January 20, 2009

In a divorce or paternity matter, be wary of any “trial” period as it relates to a child’s legal custody and physical placement in final judgments.  Experimenting with different schedules as needed for transitions, or to see what schedules work best for parents and children, is fine as long as it is on a “non-final”/temporary basis.  However, don’t let the terms of “trial” schedules make their way into final judgments — DO NOT let agreed upon “trial” terms be incorporated into a final judgment.  This is because once a final judgment is entered “a court may not modify” an order of legal custody or physical placement before 2 years after the final judgment except in limited circumstances.*

To be able to modify legal custody or physical placement within the 2-year period following the final judgment, it must be shown that a modification is necessary because “the current custodial conditions are physically or emotionally harmful to the best interest of the child”.*  In most circumstances, unless one parent has been woefully derelict in his/her duties as a  parent, proving that the current conditions are “emotionally or physically harmful” can be a tough to prove up.  See Wis. Stat. §767.451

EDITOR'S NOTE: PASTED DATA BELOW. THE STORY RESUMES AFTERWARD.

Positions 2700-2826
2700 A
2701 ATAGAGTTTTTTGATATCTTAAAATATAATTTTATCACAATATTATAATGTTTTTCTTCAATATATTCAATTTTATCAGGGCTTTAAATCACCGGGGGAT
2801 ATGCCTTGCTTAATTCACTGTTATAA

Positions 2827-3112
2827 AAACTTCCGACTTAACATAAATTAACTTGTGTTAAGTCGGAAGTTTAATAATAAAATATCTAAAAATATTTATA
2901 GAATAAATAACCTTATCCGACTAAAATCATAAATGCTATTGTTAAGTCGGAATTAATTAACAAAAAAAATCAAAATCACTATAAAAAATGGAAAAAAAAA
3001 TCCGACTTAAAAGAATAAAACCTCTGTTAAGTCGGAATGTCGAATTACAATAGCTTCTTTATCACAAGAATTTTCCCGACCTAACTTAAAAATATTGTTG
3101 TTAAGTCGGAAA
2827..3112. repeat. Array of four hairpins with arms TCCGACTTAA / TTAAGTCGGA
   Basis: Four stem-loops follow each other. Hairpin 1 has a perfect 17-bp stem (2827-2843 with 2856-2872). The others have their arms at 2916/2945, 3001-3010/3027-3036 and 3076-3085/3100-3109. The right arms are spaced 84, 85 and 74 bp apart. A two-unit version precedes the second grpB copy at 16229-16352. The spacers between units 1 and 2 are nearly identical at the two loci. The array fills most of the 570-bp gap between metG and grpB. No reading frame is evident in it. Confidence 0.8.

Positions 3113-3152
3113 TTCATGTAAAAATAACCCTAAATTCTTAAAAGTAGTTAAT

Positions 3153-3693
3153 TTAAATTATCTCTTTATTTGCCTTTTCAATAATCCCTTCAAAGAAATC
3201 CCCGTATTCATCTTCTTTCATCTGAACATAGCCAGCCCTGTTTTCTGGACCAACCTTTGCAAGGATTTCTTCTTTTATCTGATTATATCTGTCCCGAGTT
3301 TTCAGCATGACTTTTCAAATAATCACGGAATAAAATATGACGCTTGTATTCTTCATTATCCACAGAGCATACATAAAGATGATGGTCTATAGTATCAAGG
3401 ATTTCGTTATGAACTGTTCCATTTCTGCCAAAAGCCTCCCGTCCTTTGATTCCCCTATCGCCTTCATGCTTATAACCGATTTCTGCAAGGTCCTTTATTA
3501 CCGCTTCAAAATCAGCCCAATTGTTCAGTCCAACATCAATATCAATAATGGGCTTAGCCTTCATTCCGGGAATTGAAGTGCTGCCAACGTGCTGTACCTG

* The analysis is different if both parents have substantially equal periods of physical placement.  In cases where both parents have substantially equal periods of physical placement, a modification within 2 years may be made if it is shown the current circumstances make it “impractical” to continue with the current schedule.  See Wis. Stat. §767.451(2)

** Entries posted on this Blog shall not be deemed legal advice.  For individual attention to your particular legal situation, consult an attorney.**  Attorneys Dan Murray and Barb Miller.  Lawyers helping individuals with divorce, custody, placement, and family-law matters throughout Western Wisconsin and in the Twin Cities eastern metro. www.millerandmurray.com